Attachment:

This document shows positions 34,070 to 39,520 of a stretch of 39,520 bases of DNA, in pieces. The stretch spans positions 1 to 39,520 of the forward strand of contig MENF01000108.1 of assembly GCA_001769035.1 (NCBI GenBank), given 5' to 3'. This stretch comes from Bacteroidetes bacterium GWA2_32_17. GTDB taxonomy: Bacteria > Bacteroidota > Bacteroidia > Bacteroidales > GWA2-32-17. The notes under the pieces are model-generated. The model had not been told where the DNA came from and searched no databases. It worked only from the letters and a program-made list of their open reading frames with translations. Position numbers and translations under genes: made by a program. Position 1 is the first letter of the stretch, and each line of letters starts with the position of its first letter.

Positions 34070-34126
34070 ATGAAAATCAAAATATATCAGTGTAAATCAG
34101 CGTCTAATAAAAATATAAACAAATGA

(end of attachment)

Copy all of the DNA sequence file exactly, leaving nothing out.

This document shows positions 34,070 to 39,520 of a stretch of 39,520 bases of DNA, in pieces. The stretch spans positions 1 to 39,520 of the forward strand of contig MENF01000108.1 of assembly GCA_001769035.1 (NCBI GenBank), given 5' to 3'. This stretch comes from Bacteroidetes bacterium GWA2_32_17. GTDB taxonomy: Bacteria > Bacteroidota > Bacteroidia > Bacteroidales > GWA2-32-17. The notes under the pieces are model-generated. The model had not been told where the DNA came from and searched no databases. It worked only from the letters and a program-made list of their open reading frames with translations. Position numbers and translations under genes: made by a program. Position 1 is the first letter of the stretch, and each line of letters starts with the position of its first letter.

Positions 34070-34126
34070 ATGAAAATCAAAATATATCAGTGTAAATCAG
34101 CGTCTAATAAAAATATAAACAAATGA